NSM taps new exec

Wednesday, January 31, 2007

NASHVILLE, Tenn. - Sandi Schwartz first combined her desire to serve others and take charge at age 10, when she was named a Girl Scouts troupe leader. She hasn't looked back since, mapping out a career for herself in health care. She started off as a clinician but worked her way through the ranks to managerial and then executive-level positions at several large healthcare-related companies. Now that she's the new COO at National Seating & Mobility, Schwartz plans to continue what she began many years ago, keeping her eyes on the company's patients while shepherding NSM to a new level of operational efficiency. Here's what she had to say when HME News caught up with her recently.
HME News: As a speech pathologist by trade, how much exposure did you get to the world of power wheelchairs?
Sandi Schwartz: Even as a speech therapist, when I worked in rehab hospitals, I was involved in seating clinics, because of the augmentative communication devices that often become part of a chair. I really saw how much a seating system could make a difference, not only in a patient's self-confidence but also in his ability to be independent.
HME: I'm sure you had some catching up to do before joining NSM?
Schwartz: A little bit. I've had to learn that there are very fine differences between some of the products that we provide. But I'm very comfortable with evaluations, insurance verifications and making sure that patients get what they need.
HME: What do you bring to NSM?
Schwartz: NSM has a deep, personal culture--it's wonderful and has really helped with loyalty, growth and high quality service. That's one of the things that attracted me to the company. But NSM is approaching $100 million, so it's not a small company any more. Some of the experiences that I've had will bring a new level of insight.
HME: Considering the year that the rehab industry had--new codes, pricing and coverage criteria--where should NSM and other rehab providers focus their attention in 2007?
Schwartz: We need to make sure that we're balancing the things that no one ever wants to talk about--documentation, clinical outcomes, how much it costs to provide services--with quality. We need to make sure that we have an arsenal of information to support what we do and how we do it. At the same time, we can't lose sight of focusing on high quality service. My philosophy in rehab and every field I've worked in is, "Do good to do well." That's what brings the people to you in the first place.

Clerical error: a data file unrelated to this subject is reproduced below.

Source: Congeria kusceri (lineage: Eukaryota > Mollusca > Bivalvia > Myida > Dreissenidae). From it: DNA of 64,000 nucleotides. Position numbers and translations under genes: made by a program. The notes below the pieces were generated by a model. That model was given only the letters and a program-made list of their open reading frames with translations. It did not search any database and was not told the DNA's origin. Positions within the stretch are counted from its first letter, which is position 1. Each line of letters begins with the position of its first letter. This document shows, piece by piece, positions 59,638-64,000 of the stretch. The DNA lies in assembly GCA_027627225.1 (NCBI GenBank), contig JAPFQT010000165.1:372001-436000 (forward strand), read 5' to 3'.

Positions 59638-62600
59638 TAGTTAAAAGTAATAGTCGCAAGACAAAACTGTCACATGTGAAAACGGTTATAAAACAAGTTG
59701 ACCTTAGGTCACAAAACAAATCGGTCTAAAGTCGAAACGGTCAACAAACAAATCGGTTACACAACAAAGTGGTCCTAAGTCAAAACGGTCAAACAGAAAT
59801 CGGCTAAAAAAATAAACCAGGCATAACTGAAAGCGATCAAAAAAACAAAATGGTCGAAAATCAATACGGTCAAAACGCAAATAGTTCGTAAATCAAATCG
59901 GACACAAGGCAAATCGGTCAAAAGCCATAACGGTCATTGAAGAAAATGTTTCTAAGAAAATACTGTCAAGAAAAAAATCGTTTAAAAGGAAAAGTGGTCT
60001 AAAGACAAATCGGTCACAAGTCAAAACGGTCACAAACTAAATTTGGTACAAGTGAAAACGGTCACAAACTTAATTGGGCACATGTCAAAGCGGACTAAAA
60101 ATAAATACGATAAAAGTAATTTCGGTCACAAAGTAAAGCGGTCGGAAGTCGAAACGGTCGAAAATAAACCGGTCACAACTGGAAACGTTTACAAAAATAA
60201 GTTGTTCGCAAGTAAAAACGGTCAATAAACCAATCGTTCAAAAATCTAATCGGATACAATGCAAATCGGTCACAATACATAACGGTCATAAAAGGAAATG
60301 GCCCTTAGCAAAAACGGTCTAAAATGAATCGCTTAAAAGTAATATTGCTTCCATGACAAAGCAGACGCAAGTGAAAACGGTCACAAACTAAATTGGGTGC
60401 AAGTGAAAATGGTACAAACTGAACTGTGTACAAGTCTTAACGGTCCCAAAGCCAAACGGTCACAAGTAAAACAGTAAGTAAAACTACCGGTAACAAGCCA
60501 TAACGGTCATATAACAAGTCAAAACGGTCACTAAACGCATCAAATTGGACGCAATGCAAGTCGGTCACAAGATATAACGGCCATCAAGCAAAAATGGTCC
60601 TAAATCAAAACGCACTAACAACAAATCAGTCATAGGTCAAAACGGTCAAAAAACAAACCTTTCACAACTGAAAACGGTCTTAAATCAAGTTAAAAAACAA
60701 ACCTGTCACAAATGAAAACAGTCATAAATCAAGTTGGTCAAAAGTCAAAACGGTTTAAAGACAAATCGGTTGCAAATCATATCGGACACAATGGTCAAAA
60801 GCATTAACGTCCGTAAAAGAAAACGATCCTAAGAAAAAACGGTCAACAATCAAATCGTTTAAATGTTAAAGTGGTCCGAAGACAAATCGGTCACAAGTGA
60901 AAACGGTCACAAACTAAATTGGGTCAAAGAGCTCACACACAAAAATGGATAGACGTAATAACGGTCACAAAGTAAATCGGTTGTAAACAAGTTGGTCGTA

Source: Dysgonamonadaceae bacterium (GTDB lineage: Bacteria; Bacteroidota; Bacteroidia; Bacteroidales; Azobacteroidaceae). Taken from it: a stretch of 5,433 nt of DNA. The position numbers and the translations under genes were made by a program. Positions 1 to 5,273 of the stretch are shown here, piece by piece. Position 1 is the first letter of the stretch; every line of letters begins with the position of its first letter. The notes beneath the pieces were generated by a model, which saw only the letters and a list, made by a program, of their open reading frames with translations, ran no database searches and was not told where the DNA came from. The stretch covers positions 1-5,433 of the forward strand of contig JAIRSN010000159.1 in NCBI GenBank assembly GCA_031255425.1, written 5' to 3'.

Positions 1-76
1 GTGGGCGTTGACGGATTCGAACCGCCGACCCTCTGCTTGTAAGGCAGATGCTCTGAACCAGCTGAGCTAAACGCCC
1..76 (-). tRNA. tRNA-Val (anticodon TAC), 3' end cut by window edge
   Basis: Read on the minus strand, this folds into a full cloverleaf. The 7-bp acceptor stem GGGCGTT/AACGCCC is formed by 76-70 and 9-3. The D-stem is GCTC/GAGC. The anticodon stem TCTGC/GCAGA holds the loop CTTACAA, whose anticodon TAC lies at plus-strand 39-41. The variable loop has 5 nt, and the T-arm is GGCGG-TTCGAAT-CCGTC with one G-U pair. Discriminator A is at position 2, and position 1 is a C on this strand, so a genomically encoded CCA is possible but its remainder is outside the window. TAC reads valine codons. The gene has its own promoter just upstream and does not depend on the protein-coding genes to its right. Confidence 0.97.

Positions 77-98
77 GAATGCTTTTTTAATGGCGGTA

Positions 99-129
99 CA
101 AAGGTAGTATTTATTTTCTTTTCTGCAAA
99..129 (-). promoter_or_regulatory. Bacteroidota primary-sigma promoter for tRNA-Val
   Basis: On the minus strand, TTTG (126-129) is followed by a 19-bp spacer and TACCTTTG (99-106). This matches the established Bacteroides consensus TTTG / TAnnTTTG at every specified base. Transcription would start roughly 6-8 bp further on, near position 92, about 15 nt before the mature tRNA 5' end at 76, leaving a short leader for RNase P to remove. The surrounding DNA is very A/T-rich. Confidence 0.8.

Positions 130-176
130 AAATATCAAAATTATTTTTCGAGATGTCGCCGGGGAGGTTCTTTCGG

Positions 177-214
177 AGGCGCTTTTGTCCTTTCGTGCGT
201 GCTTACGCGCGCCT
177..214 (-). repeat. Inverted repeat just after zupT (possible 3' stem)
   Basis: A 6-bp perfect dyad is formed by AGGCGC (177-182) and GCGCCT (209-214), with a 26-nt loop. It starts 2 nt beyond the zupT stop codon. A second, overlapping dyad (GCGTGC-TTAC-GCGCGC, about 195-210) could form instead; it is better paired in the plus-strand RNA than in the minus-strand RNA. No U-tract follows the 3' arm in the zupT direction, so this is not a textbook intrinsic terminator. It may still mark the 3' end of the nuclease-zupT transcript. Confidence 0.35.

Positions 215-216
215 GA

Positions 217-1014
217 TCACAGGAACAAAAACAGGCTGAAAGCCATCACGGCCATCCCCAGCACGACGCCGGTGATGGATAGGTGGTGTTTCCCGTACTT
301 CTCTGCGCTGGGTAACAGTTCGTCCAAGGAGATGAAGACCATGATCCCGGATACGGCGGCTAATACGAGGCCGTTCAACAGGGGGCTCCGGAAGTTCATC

HME: Speech therapy is a highly regulated profession. Do you see rehab moving in that direction?
Schwartz: When I started as a speech pathologist, you had to have a master's degree and you had to be certified by the American Speech and Hearing Association. But you didn't have to be licensed, except in a few states. Due to fraud and abuse, all states now have licensure requirements. I wouldn't be surprised if states begin requiring that of rehab professionals. It's nice when someone brings credentials and ethics to the table. It also commands a certain amount of respect, and I think RTSs deserve that level of respect.
HME: Besides professionalism, does the therapy world hold any other insights for the rehab world?
Schwartz: Right now, the reimbursement arena for rehab is so volatile. It's interesting. In 1998--99, the government tried to figure out how to bundle speech and PT/OT by breaking down the acuity of patients into care minutes. They rolled out a new system, but they had to retract it six months later, because it was so convoluted. The acuity level of patients in long-term care actually went up, because they couldn't get the care they needed, and it ended up costing more. The lesson learned is to persevere. As you collect data and analyze and sanity check it--if you find that something's not right, don't just settle. Push back, so that you can continue providing high quality service at a reasonable cost.